As the show ended, dozens of guests made their way to a sidewalk plaza for mini bacon cheeseburgers, an open bar and a cigarette break. There was actually lots of smoking, concealing plenty of carefully selected fragrances. “Very European, huh?” Mr. Carvey said.
If there was one star everyone wanted to meet at the end of the awards, it was Gwendoline Christie, also known as Brienne of Tarth from “Game of Thrones.” A throng of well-wishers waited patiently in line to get a photo taken with her and congratulate her on a gritty performance from the season finale, which was shown the night before. But one guest, who had gray hair and wore dark sunglasses, had just one question for the actress, who loomed over every person in the room.
“I’m sorry, but how tall are you?” she asked.
“I’m 6-foot-3, but I’m wearing five-inch heels tonight, so,” Ms. Christie said, smiling.
The guest walked away nodding her head.

Well, I'll second that!

Wednesday, June 11, 2014

Trickle Down or Wash Out? Niche Perfumery Takes a Hit--From the New York Times!

I subscribe to "Perfume News" from the New York Times, which seldom arrives, and on the rare occasion when it does, usually turns out to be a press release about a new mass market fragrance or line which somehow made it past the gatekeepers who presumably determine what does and does not constitute news. It's not that surprising, really, given that the perfume industry is an intrinsically hype-ridden zone. The "critics" (I mean the ones who earn money for writing about perfume...) are shills; the perfumers are often hacks. Big corporations--above all, LVMH, Procter & Gamble, Estée Lauder, and Coty Prestige--continue to gobble up small houses and are, needless to say, profit driven. What's new in any of that?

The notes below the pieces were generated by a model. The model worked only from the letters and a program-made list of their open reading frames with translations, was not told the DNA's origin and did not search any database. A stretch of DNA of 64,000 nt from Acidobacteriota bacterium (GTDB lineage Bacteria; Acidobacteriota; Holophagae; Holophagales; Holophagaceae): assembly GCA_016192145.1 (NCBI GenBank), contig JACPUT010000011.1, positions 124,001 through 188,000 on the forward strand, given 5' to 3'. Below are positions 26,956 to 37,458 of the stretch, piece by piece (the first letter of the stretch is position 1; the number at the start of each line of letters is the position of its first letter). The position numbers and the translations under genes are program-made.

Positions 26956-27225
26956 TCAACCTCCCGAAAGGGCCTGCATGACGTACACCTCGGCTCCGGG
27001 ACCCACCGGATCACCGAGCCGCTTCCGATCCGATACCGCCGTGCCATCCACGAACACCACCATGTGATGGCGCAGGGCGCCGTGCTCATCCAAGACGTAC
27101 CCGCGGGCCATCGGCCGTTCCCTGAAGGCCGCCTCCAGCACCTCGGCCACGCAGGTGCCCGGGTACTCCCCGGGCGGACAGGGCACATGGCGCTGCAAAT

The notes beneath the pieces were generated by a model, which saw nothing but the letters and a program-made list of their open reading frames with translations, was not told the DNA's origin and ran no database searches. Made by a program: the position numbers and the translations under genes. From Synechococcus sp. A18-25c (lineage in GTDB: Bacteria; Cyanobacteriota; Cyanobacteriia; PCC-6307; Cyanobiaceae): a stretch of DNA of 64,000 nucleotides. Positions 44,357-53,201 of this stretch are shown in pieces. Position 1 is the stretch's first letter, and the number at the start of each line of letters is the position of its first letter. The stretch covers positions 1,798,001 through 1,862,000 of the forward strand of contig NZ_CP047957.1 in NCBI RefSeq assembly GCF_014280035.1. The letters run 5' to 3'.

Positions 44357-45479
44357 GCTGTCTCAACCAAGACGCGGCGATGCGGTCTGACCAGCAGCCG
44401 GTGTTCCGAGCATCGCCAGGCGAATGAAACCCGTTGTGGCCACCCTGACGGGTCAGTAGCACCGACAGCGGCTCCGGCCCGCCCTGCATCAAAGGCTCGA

Yesterday's NYT Perfume News, "Trickle Down Fragrances: Mass-Market Perfumes Developed by High-Price Noses," was remarkable in that it not only shilled for a new perfume line, the Sonia Kashuk Collection for Target, but also directly attacked the niche perfumery enterprise, claiming that comparable perfumes can be had for a fraction of the cost:

Perfume lovers can now buy a deeply scented bottle of a new eau de toilette, blended with natural oils of sandalwood and jasmine absolute sambac, both imported from India, formulated by the French-trained perfumer who has worked on scents from luxurious niche brands like Atelier Cologne, which last year introduced a pair of fragrances in sleek glass bottles infused with either gold or silver, retailing at $195.
That earthy scent, called Red Promisia, costs $19.99 and is sold only at Target.

Am I the only person to question, first, whether this is news and, second, whether any of it is true? Let's consider four more specific questions, since comments were not allowed on this "news feature" at the New York Times:

  1. Isn't Indian sandalwood in short supply? Isn't that part of the reason why Guerlain Samsara was reformulated?
  2. Isn't jasmine absolute restricted by the IFRA? Isn't that another part of the reason why Guerlain Samsara was reformulated?
  3. I am admittedly not the biggest fan of Atelier Cologne, but don't their $195 bottles hold a full 200ml? 
  4. Finally, who is Rachel Helder, and for whom does she really work?